Before Covid-19 ravaged the hospitality industry, queer and lesbian bars were already facing dwindling numbers nationwide. With just 15 such spaces open nationwide today, campaigns such as the Lesbian Bar Project aim to keep these community spaces open and thriving in a post-Covid landscape and to support community members as the nation continues to navigate the pandemic.
One such bar is D.C.’s own A League of Her Own (ALOHO) in Adams Morgan. The bar is listed on the site’s directory as one of the 15 preserving the legacy of queer and lesbian bars – and is the only one in the D.C. area. Since the loss of the country’s longest running lesbian bar, the District’s Phase One, it’s filled a void for the city’s lesbian and queer community to connect and have fun in a safe and affirming space since it opened in 2018.
“When [Phase One] closed, that really got D.C. in particular thinking about our spaces,” says ALOHO’s general manager Jo McDaniel. “The Lesbian Bar Project was started early in quarantine because of this pandemic and the need to stay home has really slowed people down, so we’re paying attention to issues that maybe we weren’t when we were busy. We live in an incredibly individualistic society, so that’s just been something we were aware of because we’d lost Phase One, which we sort of always had and maybe took for granted. I don’t think that’s uncommon throughout the country.”
Through the Lesbian Bar Project and the heightened virtual connection borne from the pandemic, McDaniel found camaraderie through fellow bar staff and owners throughout the country. She notes some “pretty awesome” friendships with proprietors Lisa Cannistraci, owner of Henrietta Hudson in New York City, and Julie Mabry, owner of Pearl Bar in Houston, Texas. Through communicating with others, McDaniel has found not only mutual support but new perspectives on how lesbian and queer bar owners are faring as of late.
“It’s been an interesting thing to learn about what challenges other spaces and other areas face, and how they compare to what we have here in D.C. The thing that’s great about social media and doing things virtually is that you get to connect across distance. It really helps to put things in perspective because you can live in an echo chamber.”
As another way to keep the community connected and help ALOHO weather the ongoing pandemic, they’re hosting three now sold-out queer and lesbian virtual speed dating events with DC Fray. The three events – taking place January 13, January 27 and February 10 – are a great way to meet new people and shake off those winter blues by forging new potential relationships and even friendships.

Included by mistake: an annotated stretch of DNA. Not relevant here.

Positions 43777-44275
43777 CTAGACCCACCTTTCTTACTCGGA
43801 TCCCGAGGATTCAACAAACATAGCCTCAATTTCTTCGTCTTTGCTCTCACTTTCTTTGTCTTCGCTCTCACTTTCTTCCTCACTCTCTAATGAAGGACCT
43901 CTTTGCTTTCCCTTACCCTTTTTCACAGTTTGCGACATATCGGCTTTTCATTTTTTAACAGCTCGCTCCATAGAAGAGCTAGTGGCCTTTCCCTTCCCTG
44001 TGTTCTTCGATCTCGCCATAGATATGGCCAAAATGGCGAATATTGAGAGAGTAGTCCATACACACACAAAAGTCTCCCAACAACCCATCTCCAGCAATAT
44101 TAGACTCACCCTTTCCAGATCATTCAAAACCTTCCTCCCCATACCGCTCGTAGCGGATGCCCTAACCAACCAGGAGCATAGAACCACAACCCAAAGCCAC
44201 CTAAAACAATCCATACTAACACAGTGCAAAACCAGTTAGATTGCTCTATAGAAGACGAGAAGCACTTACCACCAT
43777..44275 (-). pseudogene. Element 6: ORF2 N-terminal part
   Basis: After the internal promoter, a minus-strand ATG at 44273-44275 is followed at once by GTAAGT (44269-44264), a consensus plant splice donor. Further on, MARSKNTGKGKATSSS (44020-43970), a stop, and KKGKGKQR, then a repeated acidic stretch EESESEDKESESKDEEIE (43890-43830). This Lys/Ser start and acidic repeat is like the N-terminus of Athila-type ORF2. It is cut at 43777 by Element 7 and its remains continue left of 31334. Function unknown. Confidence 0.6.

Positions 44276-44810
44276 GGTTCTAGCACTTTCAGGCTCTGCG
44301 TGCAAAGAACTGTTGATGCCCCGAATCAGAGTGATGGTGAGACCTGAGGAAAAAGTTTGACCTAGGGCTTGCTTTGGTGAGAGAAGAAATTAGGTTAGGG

“Another thing that’s come out of quarantine is that people are thinking outside the box, because we have to find new ways to connect. D.C. is a pretty lonely city. It’s a transient city and most people are not from here, and they’re all people coming in and out so constantly. The percentage of people we know who come into ALOHO that come in by themselves is high, and they come in to connect.”
In addition to being able to safely meet new people, the added element of chatting virtually as opposed to in real life takes some of the pressure off of a pre-Covid, face-to-face speed dating event.
“There’s something a little less scary about doing a speed dating event virtually,” McDaniel says. “People are getting so comfortable with Zoom and that’s what we’ve been using for communication, so it feels a little less forced. Why not have some fun and potentially meet someone you click with? Even if it doesn’t turn romantic, at least you’ve connected with another human. I truly believe we are put on this planet to connect with each other.”
The funds raised from the three events – $1,200 total – will go directly to ALOHO to ensure they can continue to welcome the lesbian and queer community through their doors for years to come. And no matter how you identify – lesbian, queer, pan, bi, trans, non-binary or whatever fits you – McDaniel wants you to know you have a place at ALOHO.
“The only time you will ever see ALOHO called a lesbian bar is when I haven’t had any say in how it’s presented. I put lesbian/queer, and generally when given the opportunity, I broaden that to say that queer [serves] as an umbrella term for everyone on our spectrum, which includes bisexual people, trans people, non binary people – particularly those communities that are wildly underrepresented. That delineation is important because you have to find a way to get your message and your mission out. We’re as inclusive as possible, particularly for people who just don’t have anywhere else. All we want to do is make people comfortable and have a good time.”
A League of Her Own: 2319 18th St. NW, DC; www.alohodc.com
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